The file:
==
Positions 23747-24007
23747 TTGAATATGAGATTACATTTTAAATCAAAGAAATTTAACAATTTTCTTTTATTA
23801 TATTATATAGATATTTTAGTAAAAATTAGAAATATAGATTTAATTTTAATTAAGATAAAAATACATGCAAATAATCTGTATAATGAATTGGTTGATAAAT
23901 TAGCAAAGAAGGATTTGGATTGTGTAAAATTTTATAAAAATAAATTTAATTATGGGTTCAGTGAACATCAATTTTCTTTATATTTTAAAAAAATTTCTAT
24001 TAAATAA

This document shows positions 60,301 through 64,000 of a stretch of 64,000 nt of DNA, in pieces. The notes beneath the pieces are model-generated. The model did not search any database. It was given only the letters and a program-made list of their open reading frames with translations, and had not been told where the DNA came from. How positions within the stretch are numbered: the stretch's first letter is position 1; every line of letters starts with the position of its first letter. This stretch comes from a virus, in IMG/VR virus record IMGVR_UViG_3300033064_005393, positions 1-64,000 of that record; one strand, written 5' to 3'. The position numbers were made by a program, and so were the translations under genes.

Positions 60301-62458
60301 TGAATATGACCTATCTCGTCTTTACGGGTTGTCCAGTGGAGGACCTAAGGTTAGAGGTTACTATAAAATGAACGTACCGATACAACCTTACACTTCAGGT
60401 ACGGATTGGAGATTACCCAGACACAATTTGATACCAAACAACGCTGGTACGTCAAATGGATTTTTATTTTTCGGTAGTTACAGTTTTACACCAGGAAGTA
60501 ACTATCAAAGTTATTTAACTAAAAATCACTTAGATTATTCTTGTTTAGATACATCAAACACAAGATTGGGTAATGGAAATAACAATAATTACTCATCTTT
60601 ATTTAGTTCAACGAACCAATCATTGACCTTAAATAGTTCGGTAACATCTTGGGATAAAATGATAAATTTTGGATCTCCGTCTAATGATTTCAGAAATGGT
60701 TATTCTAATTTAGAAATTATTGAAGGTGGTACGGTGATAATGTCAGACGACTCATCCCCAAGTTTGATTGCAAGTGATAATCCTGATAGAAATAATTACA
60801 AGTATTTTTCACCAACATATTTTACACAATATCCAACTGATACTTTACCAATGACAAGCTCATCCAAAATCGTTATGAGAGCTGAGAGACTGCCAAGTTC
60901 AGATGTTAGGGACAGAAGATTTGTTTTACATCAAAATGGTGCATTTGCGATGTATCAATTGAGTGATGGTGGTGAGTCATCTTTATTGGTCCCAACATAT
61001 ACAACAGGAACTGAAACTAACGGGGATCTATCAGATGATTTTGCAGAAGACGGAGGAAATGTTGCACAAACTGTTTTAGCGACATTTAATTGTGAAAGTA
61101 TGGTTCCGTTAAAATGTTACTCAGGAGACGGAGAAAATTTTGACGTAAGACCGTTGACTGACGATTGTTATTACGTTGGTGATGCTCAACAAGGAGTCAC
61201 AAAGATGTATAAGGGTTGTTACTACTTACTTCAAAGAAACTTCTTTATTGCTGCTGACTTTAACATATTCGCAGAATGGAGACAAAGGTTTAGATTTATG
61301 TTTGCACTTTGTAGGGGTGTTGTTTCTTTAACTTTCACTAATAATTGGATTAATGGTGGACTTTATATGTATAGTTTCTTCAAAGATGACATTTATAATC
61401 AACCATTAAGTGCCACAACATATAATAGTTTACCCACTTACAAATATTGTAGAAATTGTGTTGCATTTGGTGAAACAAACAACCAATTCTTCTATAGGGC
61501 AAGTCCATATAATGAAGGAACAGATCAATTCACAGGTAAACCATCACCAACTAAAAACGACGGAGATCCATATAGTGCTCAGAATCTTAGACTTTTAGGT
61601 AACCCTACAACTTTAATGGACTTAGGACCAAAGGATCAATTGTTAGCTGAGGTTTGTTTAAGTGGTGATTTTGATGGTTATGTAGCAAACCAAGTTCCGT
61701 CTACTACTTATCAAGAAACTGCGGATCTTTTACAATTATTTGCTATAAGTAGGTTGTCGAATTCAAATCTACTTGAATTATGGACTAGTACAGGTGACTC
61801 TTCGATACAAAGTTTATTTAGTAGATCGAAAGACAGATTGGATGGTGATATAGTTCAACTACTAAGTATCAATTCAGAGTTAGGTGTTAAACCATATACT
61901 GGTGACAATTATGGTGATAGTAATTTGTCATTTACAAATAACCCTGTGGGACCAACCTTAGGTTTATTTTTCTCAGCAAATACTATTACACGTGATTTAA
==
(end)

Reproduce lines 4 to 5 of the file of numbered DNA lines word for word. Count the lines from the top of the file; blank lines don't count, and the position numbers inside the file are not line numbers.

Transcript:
23901 TAGCAAAGAAGGATTTGGATTGTGTAAAATTTTATAAAAATAAATTTAATTATGGGTTCAGTGAACATCAATTTTCTTTATATTTTAAAAAAATTTCTAT
24001 TAAATAA